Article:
In a contested probate proceeding, the objectant, Kimberly Katz, appeals, as limited by her brief, from so much of an order of the Surrogate's Court, Nassau County (Riordan, S.), dated December 14, 2007, as denied those branches of her motion which were for leave to renew her opposition to the petitioners' motion for summary judgment dismissing the objections to probate, which was granted in an order of the same court dated June 12, 2007, and for leave to amend the objections to include lack of testamentary capacity.
Published by New York State Law Reporting Bureau pursuant to Judiciary Law § 431.
This opinion is uncorrected and subject to revision before publication in the Official Reports.
REINALDO E. RIVERA, J.P., HOWARD MILLER, EDWARD D. CARNI and WILLIAM E. McCARTHY, JJ.
ORDERED that the order dated December 14, 2007, is modified, on the law, by deleting the provision thereof denying that branch of the objectant's motion which was for leave to renew her opposition to the petitioners' motion for summary judgment dismissing the objections to probate and substituting therefor a provision granting that branch of the objectant's motion and, upon renewal, so much of the order dated June 12, 2007, as granted that branch of the petitioners' motion which was for summary judgment dismissing the objections based on undue influence is vacated, and that branch of the petitioners' motion is denied; as so modified, the order dated December 14, 2007, is affirmed insofar as appealed from, without costs or disbursements.
The decedent Allen Katz died on December 30, 2005, survived by his daughter, the objectant Kimberly Katz, and his son, the petitioner Bradley Katz, who was appointed a co-executor of his father's estate under an October 24, 2005, instrument propounded for probate. The propounded instrument left the decedent's entire estate to Bradley Katz and granted the decedent's brother a life estate in a home which the decedent jointly owned with his brother. The objectant received nothing under the propounded will.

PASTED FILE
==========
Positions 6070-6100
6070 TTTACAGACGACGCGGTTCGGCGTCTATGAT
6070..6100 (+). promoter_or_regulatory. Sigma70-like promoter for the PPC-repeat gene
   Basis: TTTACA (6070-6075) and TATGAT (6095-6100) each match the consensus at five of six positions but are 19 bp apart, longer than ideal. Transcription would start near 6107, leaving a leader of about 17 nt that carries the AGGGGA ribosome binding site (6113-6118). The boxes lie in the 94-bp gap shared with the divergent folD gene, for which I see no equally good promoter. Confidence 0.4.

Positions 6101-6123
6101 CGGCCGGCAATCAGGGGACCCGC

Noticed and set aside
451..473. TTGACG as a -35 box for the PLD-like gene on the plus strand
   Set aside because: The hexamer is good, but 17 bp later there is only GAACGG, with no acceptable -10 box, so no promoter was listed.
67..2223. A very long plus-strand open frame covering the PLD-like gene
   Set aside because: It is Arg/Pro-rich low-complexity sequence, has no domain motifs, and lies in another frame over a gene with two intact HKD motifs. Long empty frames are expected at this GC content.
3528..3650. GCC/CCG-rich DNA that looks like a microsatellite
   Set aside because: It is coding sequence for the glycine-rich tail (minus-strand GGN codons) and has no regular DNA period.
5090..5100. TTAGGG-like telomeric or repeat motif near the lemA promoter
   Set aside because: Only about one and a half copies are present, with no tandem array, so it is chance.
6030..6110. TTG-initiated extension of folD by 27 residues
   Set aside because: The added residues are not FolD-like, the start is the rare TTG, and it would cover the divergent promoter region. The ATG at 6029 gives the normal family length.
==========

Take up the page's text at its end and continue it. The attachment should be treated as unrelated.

The objections to probate alleged, inter alia, that in a prior will of the decedent executed in 1999, the objectant received an equal share of her father's estate along with Bradley Katz and their late brother, that the prior will reflected the true intent of the decedent, and that the propounded will was the product of fraud and undue influence.
The petitioners moved for summary judgment dismissing the objections. The Surrogate's Court granted the motion after finding, inter alia, that the objectant's only evidence in opposition to summary judgment consisted of inadmissible hearsay, and that she failed to submit the medical records from the facility where the decedent resided at the time that the propounded will was executed.
Based on newly-obtained medical records from the facility where the decedent resided when he executed the propounded will and an affidavit from the decedent's treating doctor at this facility, the objectant moved for leave to renew her opposition to the petitioners' motion for summary judgment and for leave to amend the objections to include lack of testamentary capacity. The Surrogate's Court denied the motion on the ground that neither the medical records nor the affidavit warrant a "different outcome on the underlying motion" or serve as a basis to amend the objections.
"A motion for leave to renew: (1) shall be identified specifically as such; (2) shall be based upon new facts not offered on the prior motion that would change the prior determination or shall demonstrate that there has been a change in the law that would change the prior determination; and (3) shall contain reasonable justification for the failure to present such facts on the prior motion" (CPLR 2221[e]).
Only the second element listed above is contested on this appeal. Contrary to the objectant's contention, there was no new evidence that the propounded will was the product of fraud (see Matter of Zirinsky, 43 AD3d 946, 948; Matter of Gerdjikian, 8 AD3d 277; Matter of Gross, 242 AD2d 333). However, viewing the evidence in the light most favorable to the objectant, as the party opposing summary judgment (see Ogletree v Rush Realty Assoc., LLC, 29 AD3d 875, 876), there was circumstantial evidence regarding the alleged exercise of undue influence sufficient to raise a triable issue of fact (see Hearst v Hearst, 50 AD3d 959, 961-962; Matter of Gerdjikian, 8 AD3d 277, 278; Matter of Itta, 225 AD2d 548; Matter of Raskas, 213 AD2d 718, 719).
The objectant's remaining contention is without merit.
RIVERA, J.P., MILLER, CARNI and McCARTHY, ...